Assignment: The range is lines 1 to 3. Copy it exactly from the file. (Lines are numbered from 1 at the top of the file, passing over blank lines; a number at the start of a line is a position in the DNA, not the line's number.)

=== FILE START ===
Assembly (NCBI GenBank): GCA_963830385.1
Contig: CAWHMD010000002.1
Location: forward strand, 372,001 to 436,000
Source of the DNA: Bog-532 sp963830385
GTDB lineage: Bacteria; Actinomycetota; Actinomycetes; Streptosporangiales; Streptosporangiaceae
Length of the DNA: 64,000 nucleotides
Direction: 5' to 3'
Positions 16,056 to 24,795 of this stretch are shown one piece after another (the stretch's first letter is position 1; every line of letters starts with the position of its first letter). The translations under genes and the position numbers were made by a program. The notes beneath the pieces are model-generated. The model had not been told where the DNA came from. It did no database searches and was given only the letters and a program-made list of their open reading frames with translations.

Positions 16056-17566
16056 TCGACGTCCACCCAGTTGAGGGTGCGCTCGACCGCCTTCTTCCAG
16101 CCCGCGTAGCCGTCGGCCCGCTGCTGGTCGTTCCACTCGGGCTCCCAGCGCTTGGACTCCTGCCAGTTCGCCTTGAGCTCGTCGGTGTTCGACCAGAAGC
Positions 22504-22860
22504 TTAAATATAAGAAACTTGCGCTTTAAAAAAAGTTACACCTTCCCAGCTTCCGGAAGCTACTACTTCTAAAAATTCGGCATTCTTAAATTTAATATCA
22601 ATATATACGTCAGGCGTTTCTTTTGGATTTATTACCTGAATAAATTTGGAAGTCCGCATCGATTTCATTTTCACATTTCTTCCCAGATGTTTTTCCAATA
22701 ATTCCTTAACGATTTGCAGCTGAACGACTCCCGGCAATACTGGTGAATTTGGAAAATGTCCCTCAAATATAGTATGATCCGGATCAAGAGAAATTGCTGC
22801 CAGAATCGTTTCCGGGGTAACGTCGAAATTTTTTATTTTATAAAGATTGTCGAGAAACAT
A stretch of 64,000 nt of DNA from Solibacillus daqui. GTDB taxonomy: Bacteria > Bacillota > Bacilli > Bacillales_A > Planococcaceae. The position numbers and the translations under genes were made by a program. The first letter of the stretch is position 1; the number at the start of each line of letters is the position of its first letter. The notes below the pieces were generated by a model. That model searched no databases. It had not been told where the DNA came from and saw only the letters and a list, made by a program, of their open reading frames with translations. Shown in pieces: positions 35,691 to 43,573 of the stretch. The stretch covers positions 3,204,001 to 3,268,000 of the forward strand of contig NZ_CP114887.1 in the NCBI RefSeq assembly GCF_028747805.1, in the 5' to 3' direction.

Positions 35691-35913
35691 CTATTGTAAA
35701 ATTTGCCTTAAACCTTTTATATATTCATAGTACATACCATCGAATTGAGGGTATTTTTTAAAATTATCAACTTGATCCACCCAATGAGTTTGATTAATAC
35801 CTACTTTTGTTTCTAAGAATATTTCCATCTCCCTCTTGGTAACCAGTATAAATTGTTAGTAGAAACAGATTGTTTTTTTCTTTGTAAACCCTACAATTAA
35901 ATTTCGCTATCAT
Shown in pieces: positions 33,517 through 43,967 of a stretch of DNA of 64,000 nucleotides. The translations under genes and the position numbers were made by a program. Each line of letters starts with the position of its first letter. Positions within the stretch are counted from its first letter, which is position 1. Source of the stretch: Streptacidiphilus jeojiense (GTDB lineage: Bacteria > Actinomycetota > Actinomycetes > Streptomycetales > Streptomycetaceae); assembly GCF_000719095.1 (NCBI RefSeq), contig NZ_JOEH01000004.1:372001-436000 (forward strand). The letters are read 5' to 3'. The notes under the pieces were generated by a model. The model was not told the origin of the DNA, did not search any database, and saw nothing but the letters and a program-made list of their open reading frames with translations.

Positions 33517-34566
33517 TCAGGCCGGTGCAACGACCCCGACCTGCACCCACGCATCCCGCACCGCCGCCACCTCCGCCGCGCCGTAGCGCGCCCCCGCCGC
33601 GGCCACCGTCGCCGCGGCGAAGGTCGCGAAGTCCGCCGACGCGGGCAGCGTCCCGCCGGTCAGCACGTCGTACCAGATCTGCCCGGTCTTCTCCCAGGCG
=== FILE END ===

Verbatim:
Assembly (NCBI GenBank): GCA_963830385.1
Contig: CAWHMD010000002.1
Location: forward strand, 372,001 to 436,000